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Survival guide [6/7]: how to get by without electricity at home?

Traditionally, power cuts occur due to difficult weather conditions (storms, cold spells, etc.). However, even   a few days without air conditioning or heating, telephone, radio or TV can be a real set back. To manage these power outages , there are several options available to you to best prepare for it.

1. An emergency power supply

Let’s start with an essential point: energy needs. It’s important to always have a plan B when it comes to electricity, whether it’s so you can charge your devices, cook a meal, keep warm, or even keep you informed and allow you to communicate with others. Fortunately, there are back-up solutions to make sure you’re not completely deprived of energy.

Portable solar panels and small solar generators are ideal for ensuring electricity on demand, whether you’re in a house or an apartment. They are not only useful for keeping the lights on, but also for communication, since they can be close at hand whenever your phone needs to be recharged. To do this, all you need is a few rays of sunshine. You can also replace the solar generator with an external battery, as long as you have a solar panel to harvest the energy, that’s the main thing.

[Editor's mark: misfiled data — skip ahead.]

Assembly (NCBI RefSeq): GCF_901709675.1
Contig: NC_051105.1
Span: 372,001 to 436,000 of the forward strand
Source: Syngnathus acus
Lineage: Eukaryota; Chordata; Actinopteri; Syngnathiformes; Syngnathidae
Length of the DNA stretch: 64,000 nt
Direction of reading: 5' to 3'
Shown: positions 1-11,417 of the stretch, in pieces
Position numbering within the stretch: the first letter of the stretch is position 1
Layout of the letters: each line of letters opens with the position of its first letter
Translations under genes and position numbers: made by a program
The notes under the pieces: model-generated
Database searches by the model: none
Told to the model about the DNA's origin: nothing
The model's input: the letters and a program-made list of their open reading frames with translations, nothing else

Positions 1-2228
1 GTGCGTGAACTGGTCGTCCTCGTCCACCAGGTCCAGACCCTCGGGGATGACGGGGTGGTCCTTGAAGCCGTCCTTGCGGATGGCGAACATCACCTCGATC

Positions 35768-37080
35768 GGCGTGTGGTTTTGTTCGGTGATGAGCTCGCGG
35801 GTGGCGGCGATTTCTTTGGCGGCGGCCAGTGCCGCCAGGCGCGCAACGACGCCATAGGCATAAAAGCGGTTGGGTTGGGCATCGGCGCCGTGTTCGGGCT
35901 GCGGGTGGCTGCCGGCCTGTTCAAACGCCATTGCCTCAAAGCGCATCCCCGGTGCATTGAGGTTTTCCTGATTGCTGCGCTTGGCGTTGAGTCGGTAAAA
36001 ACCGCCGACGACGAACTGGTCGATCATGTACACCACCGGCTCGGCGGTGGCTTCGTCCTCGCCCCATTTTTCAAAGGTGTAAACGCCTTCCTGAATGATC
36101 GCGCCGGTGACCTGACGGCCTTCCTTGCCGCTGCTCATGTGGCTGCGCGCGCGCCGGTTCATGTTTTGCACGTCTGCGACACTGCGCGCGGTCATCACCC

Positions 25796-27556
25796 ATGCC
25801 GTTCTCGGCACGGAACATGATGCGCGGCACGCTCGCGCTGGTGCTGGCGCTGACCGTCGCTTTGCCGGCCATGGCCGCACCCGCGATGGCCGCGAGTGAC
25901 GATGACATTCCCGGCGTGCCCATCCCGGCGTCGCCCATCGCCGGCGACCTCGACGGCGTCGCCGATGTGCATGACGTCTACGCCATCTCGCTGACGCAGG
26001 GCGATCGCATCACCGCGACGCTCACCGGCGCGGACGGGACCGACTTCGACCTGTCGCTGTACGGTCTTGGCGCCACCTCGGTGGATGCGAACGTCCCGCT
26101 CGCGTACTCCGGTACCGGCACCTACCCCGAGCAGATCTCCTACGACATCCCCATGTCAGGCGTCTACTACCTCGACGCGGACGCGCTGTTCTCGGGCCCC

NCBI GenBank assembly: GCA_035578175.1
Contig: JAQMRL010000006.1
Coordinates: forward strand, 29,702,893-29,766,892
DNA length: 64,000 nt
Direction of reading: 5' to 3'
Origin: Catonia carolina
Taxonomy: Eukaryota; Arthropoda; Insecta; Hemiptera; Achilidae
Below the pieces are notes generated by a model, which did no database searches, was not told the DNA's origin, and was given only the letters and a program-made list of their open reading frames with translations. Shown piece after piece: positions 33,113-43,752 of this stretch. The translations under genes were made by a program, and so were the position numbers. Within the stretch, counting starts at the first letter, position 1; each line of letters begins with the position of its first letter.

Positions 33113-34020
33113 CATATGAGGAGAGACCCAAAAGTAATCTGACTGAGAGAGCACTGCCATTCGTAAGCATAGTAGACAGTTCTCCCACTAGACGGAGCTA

For large-scale needs, more powerful power stations and accompanying solar panels can be useful for powering many devices in homes temporarily. Some stations are able to charge small pieces of equipment such as a smartphone or tablet, but also larger ones such as a refrigerator for example, which can be very useful if you find yourself without electricity for several days.
You can also consider of generators with fuel that do not depend on the sun, although this has the added requirement of storing fuel.

2. Cooking and water

One of the things that can be worrying during a power outage is the loss of the food inside our fridge and freezer. To keep them cool inside, try to leave them closed as much as possible. Conservation is key in an emergency: the less energy you use, the better you can power your essential devices.

Note: In a fridge, food will keep for about 4 to 6 hours if you avoid opening it too often. In a freezer, food will at best keep for another 24 to 48 hours. Beyond these times, it is advisable to discard or cook your food.